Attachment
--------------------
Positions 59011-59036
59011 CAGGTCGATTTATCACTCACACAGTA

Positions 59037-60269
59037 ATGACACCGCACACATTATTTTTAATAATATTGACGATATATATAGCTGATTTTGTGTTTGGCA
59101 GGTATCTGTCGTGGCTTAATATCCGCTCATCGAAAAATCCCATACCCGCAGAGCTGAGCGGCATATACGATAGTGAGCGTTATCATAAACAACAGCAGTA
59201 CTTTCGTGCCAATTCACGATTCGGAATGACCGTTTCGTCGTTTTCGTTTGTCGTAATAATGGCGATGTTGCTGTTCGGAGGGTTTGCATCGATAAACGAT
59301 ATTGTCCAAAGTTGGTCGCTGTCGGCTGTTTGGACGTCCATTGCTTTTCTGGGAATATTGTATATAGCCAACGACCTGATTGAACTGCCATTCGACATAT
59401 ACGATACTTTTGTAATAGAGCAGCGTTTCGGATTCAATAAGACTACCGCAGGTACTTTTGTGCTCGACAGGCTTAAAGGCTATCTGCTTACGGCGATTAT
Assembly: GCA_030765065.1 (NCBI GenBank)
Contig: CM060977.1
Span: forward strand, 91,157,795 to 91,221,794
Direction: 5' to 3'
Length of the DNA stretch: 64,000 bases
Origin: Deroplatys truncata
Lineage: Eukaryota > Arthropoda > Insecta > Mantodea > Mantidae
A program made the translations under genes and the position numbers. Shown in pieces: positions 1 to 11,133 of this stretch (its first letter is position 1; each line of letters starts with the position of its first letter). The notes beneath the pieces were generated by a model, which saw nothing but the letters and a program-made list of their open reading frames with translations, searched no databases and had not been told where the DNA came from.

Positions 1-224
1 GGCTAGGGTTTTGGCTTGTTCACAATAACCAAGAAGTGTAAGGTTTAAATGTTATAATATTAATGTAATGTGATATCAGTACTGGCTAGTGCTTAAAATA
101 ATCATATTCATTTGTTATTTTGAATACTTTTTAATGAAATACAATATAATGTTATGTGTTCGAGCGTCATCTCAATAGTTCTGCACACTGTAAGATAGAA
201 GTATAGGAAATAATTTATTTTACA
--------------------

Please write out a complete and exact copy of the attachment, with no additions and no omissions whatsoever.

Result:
Positions 59011-59036
59011 CAGGTCGATTTATCACTCACACAGTA

Positions 59037-60269
59037 ATGACACCGCACACATTATTTTTAATAATATTGACGATATATATAGCTGATTTTGTGTTTGGCA
59101 GGTATCTGTCGTGGCTTAATATCCGCTCATCGAAAAATCCCATACCCGCAGAGCTGAGCGGCATATACGATAGTGAGCGTTATCATAAACAACAGCAGTA
59201 CTTTCGTGCCAATTCACGATTCGGAATGACCGTTTCGTCGTTTTCGTTTGTCGTAATAATGGCGATGTTGCTGTTCGGAGGGTTTGCATCGATAAACGAT
59301 ATTGTCCAAAGTTGGTCGCTGTCGGCTGTTTGGACGTCCATTGCTTTTCTGGGAATATTGTATATAGCCAACGACCTGATTGAACTGCCATTCGACATAT
59401 ACGATACTTTTGTAATAGAGCAGCGTTTCGGATTCAATAAGACTACCGCAGGTACTTTTGTGCTCGACAGGCTTAAAGGCTATCTGCTTACGGCGATTAT
Assembly: GCA_030765065.1 (NCBI GenBank)
Contig: CM060977.1
Span: forward strand, 91,157,795 to 91,221,794
Direction: 5' to 3'
Length of the DNA stretch: 64,000 bases
Origin: Deroplatys truncata
Lineage: Eukaryota > Arthropoda > Insecta > Mantodea > Mantidae
A program made the translations under genes and the position numbers. Shown in pieces: positions 1 to 11,133 of this stretch (its first letter is position 1; each line of letters starts with the position of its first letter). The notes beneath the pieces were generated by a model, which saw nothing but the letters and a program-made list of their open reading frames with translations, searched no databases and had not been told where the DNA came from.

Positions 1-224
1 GGCTAGGGTTTTGGCTTGTTCACAATAACCAAGAAGTGTAAGGTTTAAATGTTATAATATTAATGTAATGTGATATCAGTACTGGCTAGTGCTTAAAATA
101 ATCATATTCATTTGTTATTTTGAATACTTTTTAATGAAATACAATATAATGTTATGTGTTCGAGCGTCATCTCAATAGTTCTGCACACTGTAAGATAGAA
201 GTATAGGAAATAATTTATTTTACA